I need to center the polygon’s depth on its origins (so it’s kind of extruded by half the desired depth both ways). I initially tried to offset half the extrusion by changing the Y value before applying the rotations to the polygon, but the rotations were done from the top corner instead of the middle of the extrusion as I need it (0,0,0). I’m pretty sure there’s a way to do the rotations around a set point, but for now, i rotated the polygon to its position (so the corners touch the spheres) and then translated the polygon by half the extrusion after moving it along a weird vector I calculated and rotated too many times…

So… yeah, right now, my code is working… but only if my polygon’s first point is at 0,0,0 - I thought I considered that in the code but apparently not.

I feel like I did it using multiple weird shortcuts - this is all a weird mix of clumsy math and awkward rotations… It’s more of a proof of concept than anything else. But at least, I can now explain (and show) exactly what I’m trying to accomplish.

I’m sure there is multiple better way to accomplish what I need, though…

@roland what you have there looks pretty promising. Unfortunately, I see nothing else than the spheres on the playground on both my phone and computer (tested on safari and chrome on both - maybe it’s some kind of issue with Apple’s OpenGL implementation?) I’ll take a closer look at it tomorrow - it’s also kind of late here too.

Thanks everyone :smiley:

Hi!
the windows implementation of WebGL is quite indulgent when dealing with incorrect number of indices and positions in a CustomMesh but Mac/Linux is not. I bet you get a lot of WebGL errors in your console. I was dealing with this before. Let me tweak the stuff a bit :slight_smile:

As I see it there are two sceneraios:

  1. You are generating the points for the polygon to extrude;
  2. You are importing the points for the polygon to extrude.

For 2. the solution is more complex. Unless you say that this is the situation I will stick to 1.

For 1., When generating the points I would want to make sure I generated them as coplanar points. I can only do this, for more than three points, when I know the plane to generate them onto. Since I know what the plane is I will know a normal vector to the plane. I will take this normal direction as my vertical Y axis and generate an X and Z axis in the plane. I would then generate my points using the plane X and Z axes. To do this I may as well view the plane as horizontal and construct the polygon from world X and Z coordinates, extrude the polygon and then rotate the extruded poygon in line with the normal direction so it is at the angle I need. Essentially this is the method I proposed in my two earlier playgrounds.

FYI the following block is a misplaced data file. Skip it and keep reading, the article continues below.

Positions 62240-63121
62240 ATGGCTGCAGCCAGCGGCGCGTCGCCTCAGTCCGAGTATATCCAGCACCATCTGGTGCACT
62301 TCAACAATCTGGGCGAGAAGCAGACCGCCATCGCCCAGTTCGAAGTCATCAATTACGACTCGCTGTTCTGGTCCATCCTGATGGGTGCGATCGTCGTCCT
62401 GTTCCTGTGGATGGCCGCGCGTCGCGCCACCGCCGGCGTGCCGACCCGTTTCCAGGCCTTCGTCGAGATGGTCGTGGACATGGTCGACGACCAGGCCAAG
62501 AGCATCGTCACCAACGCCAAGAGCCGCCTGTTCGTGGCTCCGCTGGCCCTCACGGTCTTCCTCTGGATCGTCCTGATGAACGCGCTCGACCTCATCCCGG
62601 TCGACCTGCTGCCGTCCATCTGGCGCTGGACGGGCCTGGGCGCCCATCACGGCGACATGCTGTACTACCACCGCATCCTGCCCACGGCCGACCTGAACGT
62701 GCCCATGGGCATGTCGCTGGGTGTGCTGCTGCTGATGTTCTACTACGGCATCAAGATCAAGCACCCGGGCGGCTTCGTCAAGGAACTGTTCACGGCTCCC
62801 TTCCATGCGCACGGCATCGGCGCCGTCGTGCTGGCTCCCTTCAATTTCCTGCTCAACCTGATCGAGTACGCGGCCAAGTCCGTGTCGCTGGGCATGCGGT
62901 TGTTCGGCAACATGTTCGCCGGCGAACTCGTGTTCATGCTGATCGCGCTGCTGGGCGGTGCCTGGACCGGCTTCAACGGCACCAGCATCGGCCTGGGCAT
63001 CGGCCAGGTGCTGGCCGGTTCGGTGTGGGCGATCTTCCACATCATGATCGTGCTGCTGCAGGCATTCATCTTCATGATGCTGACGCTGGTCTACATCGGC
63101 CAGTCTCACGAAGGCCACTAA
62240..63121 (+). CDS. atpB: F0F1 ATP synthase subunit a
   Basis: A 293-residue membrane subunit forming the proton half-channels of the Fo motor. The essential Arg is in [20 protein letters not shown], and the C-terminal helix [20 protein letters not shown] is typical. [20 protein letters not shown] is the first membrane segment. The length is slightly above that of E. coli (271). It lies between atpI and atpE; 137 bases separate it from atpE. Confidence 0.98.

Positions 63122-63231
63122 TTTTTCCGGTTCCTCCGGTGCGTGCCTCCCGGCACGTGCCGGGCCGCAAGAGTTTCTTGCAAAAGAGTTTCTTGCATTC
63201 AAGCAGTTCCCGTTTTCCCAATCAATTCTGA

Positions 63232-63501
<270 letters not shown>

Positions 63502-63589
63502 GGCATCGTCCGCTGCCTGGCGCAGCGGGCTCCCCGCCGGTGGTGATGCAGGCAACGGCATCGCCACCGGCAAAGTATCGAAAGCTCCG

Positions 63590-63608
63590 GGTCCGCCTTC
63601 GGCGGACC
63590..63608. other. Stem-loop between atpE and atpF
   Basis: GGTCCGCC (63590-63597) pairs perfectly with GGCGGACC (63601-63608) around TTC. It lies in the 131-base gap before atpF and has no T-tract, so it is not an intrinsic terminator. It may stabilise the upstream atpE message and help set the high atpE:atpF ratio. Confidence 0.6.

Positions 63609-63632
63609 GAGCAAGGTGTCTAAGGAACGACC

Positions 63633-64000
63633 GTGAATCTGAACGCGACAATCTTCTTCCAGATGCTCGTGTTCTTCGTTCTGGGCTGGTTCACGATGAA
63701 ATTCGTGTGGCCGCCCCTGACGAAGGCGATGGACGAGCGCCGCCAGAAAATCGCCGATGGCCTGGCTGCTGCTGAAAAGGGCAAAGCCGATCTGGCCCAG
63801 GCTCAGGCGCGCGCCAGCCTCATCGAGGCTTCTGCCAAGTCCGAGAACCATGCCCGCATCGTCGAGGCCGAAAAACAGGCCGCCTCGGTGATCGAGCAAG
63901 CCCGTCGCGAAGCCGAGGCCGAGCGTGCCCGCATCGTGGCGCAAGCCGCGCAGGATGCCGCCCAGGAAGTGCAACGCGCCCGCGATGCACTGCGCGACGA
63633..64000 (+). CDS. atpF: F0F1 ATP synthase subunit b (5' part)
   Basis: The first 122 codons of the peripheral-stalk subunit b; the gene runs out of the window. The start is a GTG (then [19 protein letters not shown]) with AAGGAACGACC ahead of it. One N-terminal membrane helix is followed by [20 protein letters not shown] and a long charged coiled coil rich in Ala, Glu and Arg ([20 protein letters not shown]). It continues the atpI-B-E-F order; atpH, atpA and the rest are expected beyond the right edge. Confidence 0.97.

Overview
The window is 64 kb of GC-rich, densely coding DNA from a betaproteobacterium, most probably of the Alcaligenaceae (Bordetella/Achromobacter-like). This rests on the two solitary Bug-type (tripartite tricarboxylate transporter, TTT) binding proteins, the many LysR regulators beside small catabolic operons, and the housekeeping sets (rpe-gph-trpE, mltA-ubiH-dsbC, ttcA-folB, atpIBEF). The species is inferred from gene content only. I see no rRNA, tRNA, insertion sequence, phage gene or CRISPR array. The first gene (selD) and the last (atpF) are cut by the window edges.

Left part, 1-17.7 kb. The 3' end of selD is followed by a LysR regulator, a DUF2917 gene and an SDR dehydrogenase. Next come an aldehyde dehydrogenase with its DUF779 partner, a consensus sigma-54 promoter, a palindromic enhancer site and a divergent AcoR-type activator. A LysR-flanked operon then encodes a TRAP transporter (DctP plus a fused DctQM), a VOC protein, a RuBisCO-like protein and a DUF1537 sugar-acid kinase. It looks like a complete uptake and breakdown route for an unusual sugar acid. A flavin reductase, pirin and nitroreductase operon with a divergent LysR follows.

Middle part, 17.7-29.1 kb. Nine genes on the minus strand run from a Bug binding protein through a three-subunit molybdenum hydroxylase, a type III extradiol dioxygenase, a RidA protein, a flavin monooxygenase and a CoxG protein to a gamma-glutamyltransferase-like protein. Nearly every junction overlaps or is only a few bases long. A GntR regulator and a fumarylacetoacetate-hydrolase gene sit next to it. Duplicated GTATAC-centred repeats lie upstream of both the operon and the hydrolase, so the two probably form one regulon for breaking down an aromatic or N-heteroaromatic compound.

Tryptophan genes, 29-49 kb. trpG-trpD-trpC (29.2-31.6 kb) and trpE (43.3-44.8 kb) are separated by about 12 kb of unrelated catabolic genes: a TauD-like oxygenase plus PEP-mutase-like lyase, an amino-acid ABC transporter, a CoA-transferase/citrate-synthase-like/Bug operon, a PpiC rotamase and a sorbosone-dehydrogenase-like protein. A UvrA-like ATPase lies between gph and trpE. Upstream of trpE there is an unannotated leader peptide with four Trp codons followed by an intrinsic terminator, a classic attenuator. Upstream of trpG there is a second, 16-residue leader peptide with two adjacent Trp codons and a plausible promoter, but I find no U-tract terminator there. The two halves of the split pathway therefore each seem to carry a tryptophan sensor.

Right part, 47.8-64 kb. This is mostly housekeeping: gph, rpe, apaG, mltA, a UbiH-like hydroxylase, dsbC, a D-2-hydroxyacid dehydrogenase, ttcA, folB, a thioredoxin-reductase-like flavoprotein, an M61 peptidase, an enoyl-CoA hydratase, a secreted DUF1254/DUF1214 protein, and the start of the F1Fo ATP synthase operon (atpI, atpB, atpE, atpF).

SInce three arbritary different non colinear points in 3D space define a plane I would use a ribbon to draw the extruded polygon, as below

1 Like

Hey!
@JohnK built a cool solution based on a custom Mesh as well. I like it :slight_smile:

The problem with my custom Mesh solution and @JohnK 's solution is that it has the world coordinates baked into the vertices itself.

I was thinking about a different solution. This way the resulting mesh has correctly positioned vertices in it’s local space.

Guys, waiting for your improvements!

:vulcan_salute:

EDIT: this is a lunch time production, please be lenient/patient (or how to say it correctly) with me :smiley:

I work on a Smart buildings project where I need to visualize the rooms drawn on a 2D floor plan in 3D. I have all coordinates in 2D so I didn’t have the issues you are/were facing. Here is a small helper function I use to find the center of a 2D polygon. I use to it correctly set the center of the 3D mesh. I am not the author, if I remember correctly, it’s a StackOverlflow production :smiley: Works well! Might be helpful to you as well.

export function getPolygonCentroid(pts: { x: number; y: number }[]) {
  if (pts.length === 1) {
    return { x: pts[0].x, y: pts[0].y }
  }

  const first = pts[0],
    last = pts[pts.length - 1]
  if (first.x != last.x || first.y != last.y) pts.push(first)
  let twicearea = 0,
    x = 0,
    y = 0
  const nPts = pts.length
  let p1: { x: number; y: number }
  let p2: { x: number; y: number }
  let f = 0
  for (let i = 0, j = nPts - 1; i < nPts; j = i++) {
    p1 = pts[i]
    p2 = pts[j]
    f = (p1.y - first.y) * (p2.x - first.x) - (p2.y - first.y) * (p1.x - first.x)
    twicearea += f
    x += (p1.x + p2.x - 2 * first.x) * f
    y += (p1.y + p2.y - 2 * first.y) * f
  }
  f = twicearea * 3
  return { x: x / f + first.x, y: y / f + first.y }
}